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Why Cats Destroy Your Furniture And How To Get Them To Stop

It is a truth generally acknowledged that cats are cute.

It is also a truth generally acknowledged that cats can be destructive.

Many a cat owner have come home to scratched furniture, destroyed cushions, toppled over vases and food, and etcetera.

If you are a cat owner, you probably have your own tales of how your cat, or cats, became destructive around the household.

The good news is, with a bit of effort and training, you can stop your cat from destroying your household.

Here are 6 things you can do to stop your cat from destroying your furniture:

1. Pick The Right Fabric Texture

Why Cats Destroy Your Furniture and How to Get Them to Stop
Image: Unsplash

Cats scratch to remove the dead outer layer of their claws. They also do it to mark their territory visually.

As such, they prefer to scratch on textures that will really allow them to sink their claws in, to allow them to go really wild with.

You would probably want to skip woolly textures or soft textures like silk, and go for fabrics like synthetics or leather.

Otherwise, you can consider using protective slipcovers to preserve your sofas and cushions against your cat’s mighty claws. 

Our machine washable claw-proof velvet is a popular choice among pet owners as they are too tightly woven for teeth and claws to puncture. 

2. Get A Stable Scratching Post

It’s in your cat’s nature to scratch.

Therefore, it will be wise to buy a stable scratching post or two to place in your house for your cat to literally flex its claws.

It takes time to train your cat to fully recognize the scratching post as the designated place to scratch, so remember to be patient!

In general, most cats prefer sturdy scratching posts that have good material in terms of fabric textures.

For a scratching post that will really wow your cats, consider this gorgeous scratching tree from FEANDREA. 

3. One Litter Box Per Kitty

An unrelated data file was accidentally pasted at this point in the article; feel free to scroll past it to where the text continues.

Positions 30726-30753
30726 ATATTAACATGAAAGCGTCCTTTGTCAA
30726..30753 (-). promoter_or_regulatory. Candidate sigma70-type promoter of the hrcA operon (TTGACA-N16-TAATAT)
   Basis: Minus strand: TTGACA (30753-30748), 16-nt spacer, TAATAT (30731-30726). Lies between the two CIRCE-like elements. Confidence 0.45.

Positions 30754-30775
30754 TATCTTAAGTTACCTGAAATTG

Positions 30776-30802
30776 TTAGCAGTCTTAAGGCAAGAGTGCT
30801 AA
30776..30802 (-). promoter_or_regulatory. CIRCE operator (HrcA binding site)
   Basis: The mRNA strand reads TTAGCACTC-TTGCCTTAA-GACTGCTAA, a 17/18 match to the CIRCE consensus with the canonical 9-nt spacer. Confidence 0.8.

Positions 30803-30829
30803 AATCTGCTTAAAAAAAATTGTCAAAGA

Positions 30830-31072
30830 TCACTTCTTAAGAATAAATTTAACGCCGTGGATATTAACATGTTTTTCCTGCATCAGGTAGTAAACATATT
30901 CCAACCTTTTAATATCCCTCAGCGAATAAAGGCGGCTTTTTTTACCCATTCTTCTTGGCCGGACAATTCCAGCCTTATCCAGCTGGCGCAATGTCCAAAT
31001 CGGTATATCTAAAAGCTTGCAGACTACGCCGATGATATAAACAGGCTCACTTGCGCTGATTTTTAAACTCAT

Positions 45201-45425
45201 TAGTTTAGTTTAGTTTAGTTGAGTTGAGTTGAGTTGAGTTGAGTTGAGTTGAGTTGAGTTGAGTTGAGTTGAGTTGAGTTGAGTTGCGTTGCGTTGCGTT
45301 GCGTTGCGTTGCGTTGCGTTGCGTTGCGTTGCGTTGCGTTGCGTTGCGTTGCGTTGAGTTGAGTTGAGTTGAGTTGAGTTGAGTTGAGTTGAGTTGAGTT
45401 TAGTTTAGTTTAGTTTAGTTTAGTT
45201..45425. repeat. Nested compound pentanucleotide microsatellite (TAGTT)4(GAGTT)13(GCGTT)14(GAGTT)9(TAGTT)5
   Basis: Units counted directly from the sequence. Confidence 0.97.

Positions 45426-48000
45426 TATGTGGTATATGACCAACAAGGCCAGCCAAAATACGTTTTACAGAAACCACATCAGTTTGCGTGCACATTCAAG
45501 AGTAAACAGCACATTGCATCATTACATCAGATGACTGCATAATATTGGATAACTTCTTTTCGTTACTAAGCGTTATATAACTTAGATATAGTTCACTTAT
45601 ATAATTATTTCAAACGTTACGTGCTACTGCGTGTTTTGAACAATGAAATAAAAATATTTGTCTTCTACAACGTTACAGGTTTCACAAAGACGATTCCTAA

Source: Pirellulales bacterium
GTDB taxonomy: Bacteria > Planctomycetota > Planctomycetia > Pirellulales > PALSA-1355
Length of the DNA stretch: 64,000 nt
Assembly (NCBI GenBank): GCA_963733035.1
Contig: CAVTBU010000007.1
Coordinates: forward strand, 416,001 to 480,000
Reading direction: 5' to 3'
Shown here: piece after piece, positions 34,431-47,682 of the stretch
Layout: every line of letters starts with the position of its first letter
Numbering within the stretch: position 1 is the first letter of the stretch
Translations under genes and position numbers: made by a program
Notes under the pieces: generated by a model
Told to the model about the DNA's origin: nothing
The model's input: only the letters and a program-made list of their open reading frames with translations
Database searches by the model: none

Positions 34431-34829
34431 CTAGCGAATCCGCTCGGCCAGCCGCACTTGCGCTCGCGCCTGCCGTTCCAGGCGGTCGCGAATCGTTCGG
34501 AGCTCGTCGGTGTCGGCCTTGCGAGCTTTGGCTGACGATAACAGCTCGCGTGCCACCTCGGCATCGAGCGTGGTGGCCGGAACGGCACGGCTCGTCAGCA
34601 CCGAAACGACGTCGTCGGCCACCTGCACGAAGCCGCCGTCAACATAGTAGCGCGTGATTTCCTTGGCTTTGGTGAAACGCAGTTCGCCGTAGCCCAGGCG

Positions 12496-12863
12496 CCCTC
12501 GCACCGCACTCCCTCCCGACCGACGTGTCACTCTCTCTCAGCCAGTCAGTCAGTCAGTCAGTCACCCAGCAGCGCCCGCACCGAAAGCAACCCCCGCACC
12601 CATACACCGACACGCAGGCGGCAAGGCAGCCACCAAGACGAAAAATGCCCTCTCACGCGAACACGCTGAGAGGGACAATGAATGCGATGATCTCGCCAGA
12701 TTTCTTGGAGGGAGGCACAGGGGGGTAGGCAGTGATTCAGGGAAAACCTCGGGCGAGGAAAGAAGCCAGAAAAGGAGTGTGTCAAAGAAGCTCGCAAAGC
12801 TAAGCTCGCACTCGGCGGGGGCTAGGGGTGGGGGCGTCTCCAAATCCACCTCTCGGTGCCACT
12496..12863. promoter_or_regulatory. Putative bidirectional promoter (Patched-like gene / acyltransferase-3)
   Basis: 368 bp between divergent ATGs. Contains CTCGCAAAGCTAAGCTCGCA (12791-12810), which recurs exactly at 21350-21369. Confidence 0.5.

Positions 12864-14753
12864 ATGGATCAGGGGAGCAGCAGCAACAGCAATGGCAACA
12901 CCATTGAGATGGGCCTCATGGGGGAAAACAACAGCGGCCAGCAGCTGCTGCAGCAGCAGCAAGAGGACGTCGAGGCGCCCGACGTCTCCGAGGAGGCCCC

A good rule of thumb for litter boxes is to have one for each cat in your household.

To be safe, get another one for good measure.

Once you get your cat to recognize its designated litter box, “accidents” should not happen again.

You don’t want your furniture to get stained!

Additionally, your litter boxes should be big enough. This is so that your cat doesn’t feel cramped or that the litter box is filled to the brim already.

Do remember to change the litter often – cats like to be clean!

If you’re looking for hidden litter boxes, here’s a rundown of our top choices that you’ll want to consider for your household.

4. Get Them Moving Daily

Simply put, your cat destroys your house because they are bored.

They need to be stimulated by physical exercise. However, it’s not a good idea to let your cats roam around, especially in an urban setting.

It’s best to walk your cat, and get some physical exercise yourself, on a daily basis.

Contrary to popular belief, cats can be walked on leashes. Sure, they might not like it at first, but you can train them until they get used to it. 

Why Cats Destroy Your Furniture and How to Get Them to Stop
Image: Unsplash

5. Give Your Kitty Plenty Of TLC

Are you away from home often?

If your cat is destructive, it can be a plea for you to pay attention to them. An ignored cat is an unhappy cat.

Use cat toys, head scratches, or physical exercise to bond with your cat. Spending more time with your cat will make them less destructive. 

6. Remove The Items Your Cat Loves Destroying

Or at least keep them out of sight.

While you don’t have to dump your favourite IKEA sofa (and why would you when you can just get custom-made sofa slipcovers to protect them?), things like carpets, rugs, house plants, electrical cords and the like can be kept out of sight and out of mind.

Who knows? Maybe your cat and the offending item are just sworn enemies, no matter what you do to make your cat less destructive, so removal would be your best action.

Of course, it would be best for your cat to settle down and stop destroying your furniture as time goes on. 

Planning to design a cat-friendly home for your favourite feline? Start with your sofa. Take samples of our claw-proof velvet fabric for a test run here: